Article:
This dissertation identifies Korean international students as immigrants, as conduits of knowledge transfer, and as agents of change. Part of the American Cold War policy was to establish Korea's higher educational institutions with a core group of US-educated people. Figuring prominently in this story is the US government's use of foreign assistance as a diplomatic tool to build its influence abroad. The Korean government readily accepted the aid but imprinted its designs on the American blueprint to reflect its own goal of building a modern nation-state. American universities under contract with the US government assisted the redesign of key departments at Seoul National University (SNU) and the establishment of Korea Advanced Institute of Science (KAIS). Planned as model universities or paradigms for other Korean institutes of higher education, both national institutes became the standard bearers of "modern" knowledge. Both projects favored US-educated Koreans. To this end, the majority of the faculty members in the departments selected for restructuring at SNU was sent to the US to be trained and the overwhelming majority of KAIS' inaugural faculty members held doctoral degrees from the United States. The benefits and prestige associated with an American education in the Korean society contributed to a positive cultural representation of the US as a whole. This caused a growing number of Koreans to immigrate to the US to pursue their studies. These international students were central to Korean American immigration. They were information brokers, the first links to chain migration, and contributors to the changing racial and ethnic make-up of the American population in the twentieth century.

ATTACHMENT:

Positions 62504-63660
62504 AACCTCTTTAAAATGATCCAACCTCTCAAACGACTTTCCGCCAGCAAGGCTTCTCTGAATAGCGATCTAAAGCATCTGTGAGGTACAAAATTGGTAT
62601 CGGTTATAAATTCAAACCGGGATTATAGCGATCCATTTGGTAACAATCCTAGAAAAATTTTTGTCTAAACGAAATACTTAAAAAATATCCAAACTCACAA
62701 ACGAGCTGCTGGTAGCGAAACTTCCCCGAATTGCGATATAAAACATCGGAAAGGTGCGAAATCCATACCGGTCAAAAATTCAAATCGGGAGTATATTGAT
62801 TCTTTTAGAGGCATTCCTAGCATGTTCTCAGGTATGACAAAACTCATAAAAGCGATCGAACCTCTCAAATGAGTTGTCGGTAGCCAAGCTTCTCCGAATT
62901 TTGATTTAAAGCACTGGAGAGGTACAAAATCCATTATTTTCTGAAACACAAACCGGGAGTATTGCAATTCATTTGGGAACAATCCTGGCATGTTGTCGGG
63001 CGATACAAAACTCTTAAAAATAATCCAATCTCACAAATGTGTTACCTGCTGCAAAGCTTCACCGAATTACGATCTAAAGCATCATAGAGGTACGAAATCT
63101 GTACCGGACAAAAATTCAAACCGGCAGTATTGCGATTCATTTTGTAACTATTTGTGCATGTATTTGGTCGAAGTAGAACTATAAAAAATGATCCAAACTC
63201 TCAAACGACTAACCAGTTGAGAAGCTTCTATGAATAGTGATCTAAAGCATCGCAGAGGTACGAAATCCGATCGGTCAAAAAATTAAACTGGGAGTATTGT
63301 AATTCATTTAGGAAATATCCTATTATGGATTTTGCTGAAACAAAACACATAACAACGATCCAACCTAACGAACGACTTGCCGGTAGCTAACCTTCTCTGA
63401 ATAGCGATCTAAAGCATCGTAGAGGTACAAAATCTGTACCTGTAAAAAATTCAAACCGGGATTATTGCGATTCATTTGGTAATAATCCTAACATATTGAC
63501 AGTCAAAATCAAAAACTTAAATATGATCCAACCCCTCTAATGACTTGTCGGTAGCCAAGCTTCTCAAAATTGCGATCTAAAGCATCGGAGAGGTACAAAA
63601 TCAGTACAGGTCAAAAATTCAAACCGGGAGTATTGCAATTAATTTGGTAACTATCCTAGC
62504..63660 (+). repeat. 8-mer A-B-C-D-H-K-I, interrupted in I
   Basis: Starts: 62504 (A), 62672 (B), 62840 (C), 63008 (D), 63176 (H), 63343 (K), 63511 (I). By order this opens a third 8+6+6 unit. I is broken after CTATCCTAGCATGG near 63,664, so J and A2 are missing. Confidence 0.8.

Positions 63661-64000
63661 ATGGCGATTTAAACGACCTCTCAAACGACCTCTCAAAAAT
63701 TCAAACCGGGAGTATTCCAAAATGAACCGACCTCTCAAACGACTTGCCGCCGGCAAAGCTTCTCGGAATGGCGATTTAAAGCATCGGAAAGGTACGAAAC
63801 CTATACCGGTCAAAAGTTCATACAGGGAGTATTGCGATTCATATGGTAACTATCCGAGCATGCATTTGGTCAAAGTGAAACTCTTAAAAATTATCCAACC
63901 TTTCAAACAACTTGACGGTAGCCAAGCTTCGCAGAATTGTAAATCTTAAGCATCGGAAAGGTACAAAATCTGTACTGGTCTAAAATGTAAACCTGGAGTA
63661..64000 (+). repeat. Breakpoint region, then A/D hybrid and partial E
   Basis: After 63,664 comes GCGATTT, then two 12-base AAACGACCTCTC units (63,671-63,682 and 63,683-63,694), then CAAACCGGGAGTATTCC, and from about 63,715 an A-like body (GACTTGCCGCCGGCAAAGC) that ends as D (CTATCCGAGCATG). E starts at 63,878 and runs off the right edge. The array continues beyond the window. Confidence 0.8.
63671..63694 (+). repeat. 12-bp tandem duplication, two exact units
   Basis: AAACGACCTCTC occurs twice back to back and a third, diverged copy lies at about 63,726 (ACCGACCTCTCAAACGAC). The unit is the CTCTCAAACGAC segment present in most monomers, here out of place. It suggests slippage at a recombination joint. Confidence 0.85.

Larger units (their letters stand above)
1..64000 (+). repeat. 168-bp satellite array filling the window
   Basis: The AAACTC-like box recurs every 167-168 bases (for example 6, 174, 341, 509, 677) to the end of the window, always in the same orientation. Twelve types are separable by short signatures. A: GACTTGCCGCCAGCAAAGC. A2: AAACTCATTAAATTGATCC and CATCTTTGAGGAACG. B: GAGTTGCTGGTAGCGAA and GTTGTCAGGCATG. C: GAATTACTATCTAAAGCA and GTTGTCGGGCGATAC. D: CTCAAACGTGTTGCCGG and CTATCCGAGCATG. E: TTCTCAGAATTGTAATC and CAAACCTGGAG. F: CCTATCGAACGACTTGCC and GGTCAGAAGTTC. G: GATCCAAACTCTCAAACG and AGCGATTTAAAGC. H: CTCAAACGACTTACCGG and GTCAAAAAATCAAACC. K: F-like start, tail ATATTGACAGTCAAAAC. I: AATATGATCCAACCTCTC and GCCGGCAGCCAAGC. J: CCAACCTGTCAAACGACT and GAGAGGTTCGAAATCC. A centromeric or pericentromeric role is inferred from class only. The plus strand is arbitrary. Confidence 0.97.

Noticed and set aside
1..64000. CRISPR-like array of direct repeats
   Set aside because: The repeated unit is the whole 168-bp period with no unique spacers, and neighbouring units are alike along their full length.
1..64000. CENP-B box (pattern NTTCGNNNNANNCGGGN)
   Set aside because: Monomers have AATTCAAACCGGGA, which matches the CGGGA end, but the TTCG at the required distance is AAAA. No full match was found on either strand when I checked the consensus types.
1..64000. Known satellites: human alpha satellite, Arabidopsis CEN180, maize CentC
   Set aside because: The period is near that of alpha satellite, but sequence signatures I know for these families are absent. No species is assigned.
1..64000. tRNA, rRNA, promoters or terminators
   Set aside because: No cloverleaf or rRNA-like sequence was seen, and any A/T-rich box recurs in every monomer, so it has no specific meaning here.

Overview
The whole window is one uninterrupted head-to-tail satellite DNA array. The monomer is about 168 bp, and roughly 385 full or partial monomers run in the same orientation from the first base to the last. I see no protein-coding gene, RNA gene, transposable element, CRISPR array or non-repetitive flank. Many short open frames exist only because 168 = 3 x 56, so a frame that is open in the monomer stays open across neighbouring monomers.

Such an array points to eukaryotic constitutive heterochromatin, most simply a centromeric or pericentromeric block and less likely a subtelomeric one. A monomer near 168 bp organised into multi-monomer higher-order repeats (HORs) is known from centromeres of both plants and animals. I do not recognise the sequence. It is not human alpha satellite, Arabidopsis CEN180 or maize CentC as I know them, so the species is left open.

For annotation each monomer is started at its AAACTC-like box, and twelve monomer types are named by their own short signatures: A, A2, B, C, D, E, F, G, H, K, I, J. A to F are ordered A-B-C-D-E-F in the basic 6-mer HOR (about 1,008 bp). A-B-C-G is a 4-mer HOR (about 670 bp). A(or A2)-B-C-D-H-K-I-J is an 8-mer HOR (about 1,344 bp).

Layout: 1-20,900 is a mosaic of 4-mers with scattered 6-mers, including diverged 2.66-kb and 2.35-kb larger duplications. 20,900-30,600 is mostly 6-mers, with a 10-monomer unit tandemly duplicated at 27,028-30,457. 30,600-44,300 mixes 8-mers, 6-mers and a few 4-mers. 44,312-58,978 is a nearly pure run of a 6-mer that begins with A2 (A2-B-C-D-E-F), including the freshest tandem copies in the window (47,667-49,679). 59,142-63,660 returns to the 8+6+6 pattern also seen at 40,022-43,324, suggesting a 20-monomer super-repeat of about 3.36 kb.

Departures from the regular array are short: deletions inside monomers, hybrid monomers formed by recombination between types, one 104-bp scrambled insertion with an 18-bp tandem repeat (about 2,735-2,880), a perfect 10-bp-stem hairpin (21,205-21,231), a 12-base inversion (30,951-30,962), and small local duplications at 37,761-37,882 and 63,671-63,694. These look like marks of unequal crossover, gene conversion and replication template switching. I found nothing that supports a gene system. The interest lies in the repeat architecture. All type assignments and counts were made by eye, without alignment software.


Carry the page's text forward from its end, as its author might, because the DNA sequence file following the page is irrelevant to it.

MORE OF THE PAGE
|Commitee:||Fass, Paula, Glenn, Evelyn Nakano|
|School:||University of California, Berkeley|
|School Location:||United States -- California|
|Source:||DAI-A 74/07(E), Dissertation Abstracts International|
|Subjects:||History, Education history, Modern history, Ethnic studies|
|Keywords:||Higher education, Immigration, International students, Korea, Korean immigrants, Korean nation-buildling, US foreign assistance, United States|
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